April 28, 2017
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A Life Remembered: Her life was full of adventures



Each Monday, the Kenosha News takes a look at the life of a Kenosha County resident who recently died. We share with you, through the memories of family and friends, a life remembered.

To Susan Tragesser, life was an adventure to be explored fully — and then some.

During her 74 years, she engaged in seemingly unrelated vocations and avenues of personal expression that ranged from arts to animals, and from computer databases to orchids.

“Susan was a true Renaissance woman,” said friend and former co-worker Lisa Larson. “She knew something about everything: art, real estate, education, gardening, cooking.”

Even death, rather than to be feared, was viewed by Tragesser as another chapter filled with potential, said friends and family.

“Not-so-strangely, she was looking forward to this next step, full of curiosity as to what was next,” said her sister, Mary Ellen Badger.

Tragesser passed away peacefully on May 25 at Hospice House. She leaves behind sisters Mary Ellen (William) Badger and Sarah Jane (Joel) Gagnon, two nieces, one great-niece and one great-nephew.

Tragesser was born Nov. 1, 1940, to George M. and Susan M. Graetz in Duluth, Minn. She was educated in South Milwaukee and Lancaster, Pa., graduating from Dickinson College with a degree in English with a minor in education.

Adventurous nature

Her adventurous nature manifested itself early, said Badger. The two enjoyed exploring and other outdoor activities, such as skating on the frozen lagoon in South Milwaukee. Tragesser was “very smart, creative and lots of fun,” Badger said.

While living in Lancaster, Susan met Robert Tragesser. They married in 1964 and moved to Houston where Susan taught grades 7-9 in the public schools.

The Tragessers moved to Kenosha in 1970, and for three years Susan taught math and English at Kemper hall.

“She enjoyed teaching at Kemper; they allowed her to be very creative with her students,” said Badger.

Branching out

After the couple divorced in 1982, Susan went into real estate, working as an agent for Century 21 Shaffron and Century 21 Colleen.

As computers gained a foothold in business, Tragesser became fascinated by database applications. This skill came in particularly handy when working as housing coordinator for the city of Kenosha from 1985 until 1989.

“She loved databases,” said longtime friend and neighbor Sandy Ott. “She could run her way around a computer and a spreadsheet like nobody’s business.”

From 1990 to 1995 Tragesser worked for local non-profits, governmental entities and for-profit companies. In 1991 she consulted on a report that charted the growth of the city's minority population.

In 1995 she was employed as a data and information specialist with the planning council for Health and Human Services in Milwaukee. She was almost 70 when she retired in 2010.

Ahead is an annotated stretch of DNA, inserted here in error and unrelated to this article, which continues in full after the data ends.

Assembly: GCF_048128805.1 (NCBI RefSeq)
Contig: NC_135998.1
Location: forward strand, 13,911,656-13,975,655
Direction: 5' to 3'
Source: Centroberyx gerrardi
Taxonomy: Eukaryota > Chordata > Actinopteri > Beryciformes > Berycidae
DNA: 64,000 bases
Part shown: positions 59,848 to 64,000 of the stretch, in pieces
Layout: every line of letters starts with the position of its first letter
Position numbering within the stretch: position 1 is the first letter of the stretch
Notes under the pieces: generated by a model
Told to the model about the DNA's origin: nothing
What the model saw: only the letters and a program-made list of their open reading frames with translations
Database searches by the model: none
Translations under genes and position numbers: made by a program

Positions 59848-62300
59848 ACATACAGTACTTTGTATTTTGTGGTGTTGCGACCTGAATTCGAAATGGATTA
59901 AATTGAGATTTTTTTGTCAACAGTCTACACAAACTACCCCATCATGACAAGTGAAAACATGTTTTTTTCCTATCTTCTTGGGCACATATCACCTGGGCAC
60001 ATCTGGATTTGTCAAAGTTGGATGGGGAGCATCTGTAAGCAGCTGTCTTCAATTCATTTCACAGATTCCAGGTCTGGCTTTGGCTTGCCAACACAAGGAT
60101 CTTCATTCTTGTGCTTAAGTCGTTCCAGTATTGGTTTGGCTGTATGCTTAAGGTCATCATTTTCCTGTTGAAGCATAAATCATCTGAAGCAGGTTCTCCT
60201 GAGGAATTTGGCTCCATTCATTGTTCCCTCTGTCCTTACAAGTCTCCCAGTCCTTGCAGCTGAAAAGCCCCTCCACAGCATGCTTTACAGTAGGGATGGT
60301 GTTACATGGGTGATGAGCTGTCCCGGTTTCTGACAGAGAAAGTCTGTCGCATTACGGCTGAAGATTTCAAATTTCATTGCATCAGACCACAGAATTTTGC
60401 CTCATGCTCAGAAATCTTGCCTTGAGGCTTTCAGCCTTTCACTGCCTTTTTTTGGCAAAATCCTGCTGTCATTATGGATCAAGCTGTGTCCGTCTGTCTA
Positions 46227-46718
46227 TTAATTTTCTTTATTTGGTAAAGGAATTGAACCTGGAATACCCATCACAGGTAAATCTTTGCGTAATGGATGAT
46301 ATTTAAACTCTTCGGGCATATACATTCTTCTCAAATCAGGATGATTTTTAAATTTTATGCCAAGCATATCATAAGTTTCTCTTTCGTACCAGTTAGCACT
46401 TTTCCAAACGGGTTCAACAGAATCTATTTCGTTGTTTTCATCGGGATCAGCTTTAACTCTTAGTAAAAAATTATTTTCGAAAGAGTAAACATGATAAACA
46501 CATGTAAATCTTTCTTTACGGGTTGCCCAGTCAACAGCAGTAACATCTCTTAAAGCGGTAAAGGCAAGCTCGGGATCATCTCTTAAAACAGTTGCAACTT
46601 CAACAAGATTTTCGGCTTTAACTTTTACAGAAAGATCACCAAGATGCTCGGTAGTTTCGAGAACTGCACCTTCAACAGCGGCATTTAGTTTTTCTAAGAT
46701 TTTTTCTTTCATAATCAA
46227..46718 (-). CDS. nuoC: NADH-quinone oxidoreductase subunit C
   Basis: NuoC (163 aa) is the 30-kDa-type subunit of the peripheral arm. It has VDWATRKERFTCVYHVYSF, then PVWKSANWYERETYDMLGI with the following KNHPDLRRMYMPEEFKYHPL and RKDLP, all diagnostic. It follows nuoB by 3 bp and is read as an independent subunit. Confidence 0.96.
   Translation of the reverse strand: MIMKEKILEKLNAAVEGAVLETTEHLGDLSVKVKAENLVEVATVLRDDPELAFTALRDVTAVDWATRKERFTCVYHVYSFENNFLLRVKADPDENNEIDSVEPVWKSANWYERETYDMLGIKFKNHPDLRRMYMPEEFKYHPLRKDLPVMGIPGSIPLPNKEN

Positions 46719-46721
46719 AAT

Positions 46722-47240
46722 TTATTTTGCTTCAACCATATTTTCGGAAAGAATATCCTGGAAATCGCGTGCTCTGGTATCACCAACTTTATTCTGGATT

Music, plants

Tragesser was far from being all work and no play. Having played violin in high school, she took up the viola in college and for several years performed with the Kenosha Symphony Orchestra.

Plants and animals were among her favorite pursuits.

“Sue was most passionate about plants and flowers, especially orchids,” Badger said. “She was fascinated by their unique shapes and great varieties.”

Tragesser became interested in orchids after attending an orchid show with Ott. Soon Tragesser was cultivating her own flowers in an orchidarium she set up in her basement.

“At one point she had about 1,000 plants,” Ott said.

She became a life member of the Wisconsin Orchid Society, functioning as board member, Web master and editor of its newsletter.

Tragesser had a green thumb for yard flowers and vegetables, said Ott. “(Vegetables) she couldn’t give away to friends she gave to the Shalom Center.”

Wild plants also captured Tragesser’s attention, and she was active with the Chiwaukee Prairie Preservation Fund as an adviser, grant writer and fundraiser.

Work with animals

Tragesser’s “tender heart for animals” moved her to take in strays and volunteer for the Kenosha County Humane Society where she served as president for five years. She was also a supporter of Fellow Mortals Wildlife Hospital.

Tragesser was not just generous with her time and talents but also her things, said family and friends.

“She was a collector, but she always had something to give someone,” Larson said.

As she faced her own mortality, Tragesser planned a legacy of gifts that reflected the life she had lived.

Her estate was donated to non-profit organizations supporting the causes she most loved: nature, animals and social services.

She directed that her body go to scientific research at the University of Minnesota.


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